Amazon Prime Video
The Vast of Night, directed by Andrew Patterson, is probably one of the best movies to come out amid the coronavirus pandemic, and it’s out today on Amazon Prime. It’s about two teens in the American Southwest in the 1950s who suddenly start hearing eerie sounds from their radio. The movie’s action all takes place in one night. As for a classic, try Hannibal on for size. The series, starring Mads Mikkelsen, created by Bryan Fuller and based on the iconic villain of Silence of the Lambs, is one of the most compelling modern portraits of a serial killer in recent years. As Fuller once told Observer, his show amounts to three elements: “It’s one-third Thomas Harris [the creator of the character], one-third contemporary psychology, and one-third of our own magic sauce for what we are exploring in this very complicated world of relationships with a serial killer.”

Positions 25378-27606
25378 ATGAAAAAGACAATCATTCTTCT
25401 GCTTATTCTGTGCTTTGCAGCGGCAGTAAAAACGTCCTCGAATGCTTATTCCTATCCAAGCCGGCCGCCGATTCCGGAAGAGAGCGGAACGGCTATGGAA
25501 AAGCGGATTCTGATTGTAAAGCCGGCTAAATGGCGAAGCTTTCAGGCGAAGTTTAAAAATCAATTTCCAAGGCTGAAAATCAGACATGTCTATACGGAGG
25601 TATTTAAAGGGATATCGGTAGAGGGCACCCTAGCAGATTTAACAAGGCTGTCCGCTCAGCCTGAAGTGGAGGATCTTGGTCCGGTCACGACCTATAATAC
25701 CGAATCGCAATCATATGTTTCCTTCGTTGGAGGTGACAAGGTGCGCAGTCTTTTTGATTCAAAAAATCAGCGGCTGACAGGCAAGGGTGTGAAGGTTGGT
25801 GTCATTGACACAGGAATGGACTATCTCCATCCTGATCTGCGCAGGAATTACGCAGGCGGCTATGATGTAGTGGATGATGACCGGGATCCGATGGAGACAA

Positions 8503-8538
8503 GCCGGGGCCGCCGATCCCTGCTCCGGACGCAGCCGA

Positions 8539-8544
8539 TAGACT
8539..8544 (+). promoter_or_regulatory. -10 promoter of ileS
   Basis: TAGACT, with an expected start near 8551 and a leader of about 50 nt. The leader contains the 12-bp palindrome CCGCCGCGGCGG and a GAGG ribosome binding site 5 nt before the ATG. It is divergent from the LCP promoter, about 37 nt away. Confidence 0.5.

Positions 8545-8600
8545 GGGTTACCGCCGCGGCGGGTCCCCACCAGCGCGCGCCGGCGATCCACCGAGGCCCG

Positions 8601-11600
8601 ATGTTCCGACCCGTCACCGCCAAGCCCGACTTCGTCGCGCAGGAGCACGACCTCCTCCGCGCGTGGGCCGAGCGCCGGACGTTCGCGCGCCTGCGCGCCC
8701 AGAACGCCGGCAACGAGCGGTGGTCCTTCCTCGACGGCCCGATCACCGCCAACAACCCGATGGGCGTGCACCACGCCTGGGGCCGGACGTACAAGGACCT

As one of Crunchyroll’s biggest recent hits, Keep Your Hands Off Eizouken! is hardly a controversial recommendation, but it’s one I’m making nonetheless. It’s an anime about making anime, which makes it perfect for anime fans to get into, if you haven’t already. As for a title even more recognizable, Dragon Ball Super is available in its entirety on Crunchyroll. A new expression of the classic Dragon Ball franchise, Super picks up where Z left off, introducing new challenges and more gloriously intense shouting from its protagonists as they rise to greater power levels.
And…a Martin Scorsese short?!
That’s right, Marty made a new film from quarantine. The Goodfellas director put together a short about isolation, inspired by some of his favorite classic filmmakers, that premiered on the BBC’s Lockdown Culture with Mary Beard. You can watch it here.
Keeping Watch is a regular endorsement of TV and movies worth your time.